European UnionPress ReleasesSaint Lucia

Bernal: Qualitative Shift In CARIFORUM-EU Negotiations Imminent

GROS ISLET, SAINT LUCIA – “CARIFORUM-EU negotiations for an Economic Partnership Agreement are at a propitious juncture, having successfully advanced through two preliminary phases. Emerging from the current Regional Integration phase, both sides have a better understanding of their respective economic spaces, as the two regions move closer to docking. We have had a successful Phase II, and stand ready to emerge from it with momentum. The negotiations are poised to undergo a qualitative shift in specificity.” These were the sentiments of CARIFORUM Principal Negotiator for EPA Negotiations and Director General of the Caribbean Regional Negotiating Machinery (RNM) Ambassador Dr. Richard Bernal, who today (September 28) met with his counterpart Mr. Karl Falkenberg (Deputy Director General, DG Trade-European Commission) in Saint Lucia, on the occasion of the Fourth Meeting of CARIFORUM-EC Principal Negotiators.
The results of today’s meeting will form an important input into the Second CARIFORUM-EC Ministerial Meeting, slated for September 30, also to be convened in Saint Lucia, to review progress in Phase II of Economic Partnership Agreement (EPA) negotiations, provide political instructions on the future orientation of those negotiations and consider issues germane to Phase III.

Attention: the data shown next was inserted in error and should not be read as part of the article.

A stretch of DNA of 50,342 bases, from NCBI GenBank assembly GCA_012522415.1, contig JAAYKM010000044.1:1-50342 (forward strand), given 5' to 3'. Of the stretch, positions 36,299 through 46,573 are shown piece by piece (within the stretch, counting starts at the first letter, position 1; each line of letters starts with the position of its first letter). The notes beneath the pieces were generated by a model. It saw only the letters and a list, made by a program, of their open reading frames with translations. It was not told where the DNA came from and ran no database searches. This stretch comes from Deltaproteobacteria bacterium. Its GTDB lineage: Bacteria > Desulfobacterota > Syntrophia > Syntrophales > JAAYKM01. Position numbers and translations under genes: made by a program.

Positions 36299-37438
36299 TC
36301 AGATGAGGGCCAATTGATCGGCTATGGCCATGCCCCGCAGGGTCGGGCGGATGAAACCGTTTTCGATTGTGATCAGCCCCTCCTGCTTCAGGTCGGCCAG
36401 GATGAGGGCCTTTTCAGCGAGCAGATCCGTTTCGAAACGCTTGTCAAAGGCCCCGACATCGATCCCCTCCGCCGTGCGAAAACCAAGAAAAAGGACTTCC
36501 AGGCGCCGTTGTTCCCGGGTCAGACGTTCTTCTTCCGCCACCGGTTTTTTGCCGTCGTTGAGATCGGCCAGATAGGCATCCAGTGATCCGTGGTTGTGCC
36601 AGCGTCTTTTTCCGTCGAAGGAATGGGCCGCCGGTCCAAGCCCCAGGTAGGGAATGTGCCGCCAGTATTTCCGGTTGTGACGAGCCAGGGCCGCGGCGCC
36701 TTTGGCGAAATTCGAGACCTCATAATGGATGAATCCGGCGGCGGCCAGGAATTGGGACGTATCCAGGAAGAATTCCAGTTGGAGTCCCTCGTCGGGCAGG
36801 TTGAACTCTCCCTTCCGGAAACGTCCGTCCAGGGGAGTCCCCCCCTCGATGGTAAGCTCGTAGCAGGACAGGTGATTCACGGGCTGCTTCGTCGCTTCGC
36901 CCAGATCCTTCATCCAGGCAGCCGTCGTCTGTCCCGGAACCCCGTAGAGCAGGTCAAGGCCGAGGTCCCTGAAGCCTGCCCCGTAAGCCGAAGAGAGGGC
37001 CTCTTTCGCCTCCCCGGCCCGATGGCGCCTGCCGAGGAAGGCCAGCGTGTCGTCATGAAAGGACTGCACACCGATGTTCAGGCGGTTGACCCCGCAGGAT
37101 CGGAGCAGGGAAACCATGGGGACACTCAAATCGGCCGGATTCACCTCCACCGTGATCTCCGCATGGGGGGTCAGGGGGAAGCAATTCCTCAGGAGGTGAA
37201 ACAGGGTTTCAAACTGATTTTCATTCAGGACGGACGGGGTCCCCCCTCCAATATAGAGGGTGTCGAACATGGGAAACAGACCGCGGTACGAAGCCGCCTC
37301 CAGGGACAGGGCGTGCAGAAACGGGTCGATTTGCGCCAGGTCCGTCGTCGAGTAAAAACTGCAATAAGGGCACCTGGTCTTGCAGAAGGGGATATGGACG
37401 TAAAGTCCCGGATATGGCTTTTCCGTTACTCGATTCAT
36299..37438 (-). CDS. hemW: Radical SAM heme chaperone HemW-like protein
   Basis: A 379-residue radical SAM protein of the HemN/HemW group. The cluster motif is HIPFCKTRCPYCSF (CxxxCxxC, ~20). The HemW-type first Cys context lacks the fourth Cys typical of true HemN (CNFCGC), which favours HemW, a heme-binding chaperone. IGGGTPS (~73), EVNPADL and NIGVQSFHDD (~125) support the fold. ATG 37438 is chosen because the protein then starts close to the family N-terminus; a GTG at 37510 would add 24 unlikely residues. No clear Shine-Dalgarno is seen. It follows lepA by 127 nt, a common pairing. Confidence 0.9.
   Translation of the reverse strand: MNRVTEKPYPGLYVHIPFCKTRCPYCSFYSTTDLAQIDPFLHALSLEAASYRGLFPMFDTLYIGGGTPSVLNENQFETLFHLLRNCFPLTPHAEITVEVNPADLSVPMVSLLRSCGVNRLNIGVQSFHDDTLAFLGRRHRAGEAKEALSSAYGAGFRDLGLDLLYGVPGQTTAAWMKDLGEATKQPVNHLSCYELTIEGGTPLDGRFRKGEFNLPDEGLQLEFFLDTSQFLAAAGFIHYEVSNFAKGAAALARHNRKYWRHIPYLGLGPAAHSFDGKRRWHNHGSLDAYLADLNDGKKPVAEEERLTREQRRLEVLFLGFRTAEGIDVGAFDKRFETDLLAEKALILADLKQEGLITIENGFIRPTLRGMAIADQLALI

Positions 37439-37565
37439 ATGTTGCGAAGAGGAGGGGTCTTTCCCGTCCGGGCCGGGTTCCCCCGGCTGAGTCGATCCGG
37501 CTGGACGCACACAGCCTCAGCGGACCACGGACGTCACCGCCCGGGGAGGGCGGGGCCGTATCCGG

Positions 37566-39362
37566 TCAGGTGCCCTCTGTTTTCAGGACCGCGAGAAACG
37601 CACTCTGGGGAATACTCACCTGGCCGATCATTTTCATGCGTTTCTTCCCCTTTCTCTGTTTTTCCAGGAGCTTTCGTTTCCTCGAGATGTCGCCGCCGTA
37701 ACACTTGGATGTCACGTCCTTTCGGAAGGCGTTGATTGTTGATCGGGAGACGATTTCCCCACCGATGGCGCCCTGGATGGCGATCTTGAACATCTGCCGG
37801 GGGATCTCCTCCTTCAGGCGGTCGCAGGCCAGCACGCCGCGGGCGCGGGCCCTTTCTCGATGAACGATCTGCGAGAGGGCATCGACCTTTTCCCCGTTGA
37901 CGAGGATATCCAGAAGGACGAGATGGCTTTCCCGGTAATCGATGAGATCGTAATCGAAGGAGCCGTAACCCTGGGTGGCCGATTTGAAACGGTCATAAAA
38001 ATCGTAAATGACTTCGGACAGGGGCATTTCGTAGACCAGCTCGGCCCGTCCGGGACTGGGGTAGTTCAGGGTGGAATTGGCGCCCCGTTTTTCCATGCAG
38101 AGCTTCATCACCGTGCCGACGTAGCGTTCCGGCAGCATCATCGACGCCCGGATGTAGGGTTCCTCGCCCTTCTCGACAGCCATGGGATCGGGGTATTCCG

Ambassador Bernal highlighted that for CARIFORUM, there are three objectives to be pursued in Phase III of EPA negotiations, namely: a) forging an agreement on the structure of an EPA; b) consolidating the outcome of discussions on the priority issues for CARIFORUM regional integration; and, c) agreeing on an approach to trade liberalization, which is development promoting and cognizant of the need to address the issue of sensitive products and best practices for private sector operators and the business environment. In this vein, in keeping with the vision of the EPA being a modern trade agreement, the expectation on the part of CARIFORUM is for the EPA to contribute to an environment in which corporate entities can improve their global competitiveness. The EPA must mediate the Region’s transition to full international competitiveness.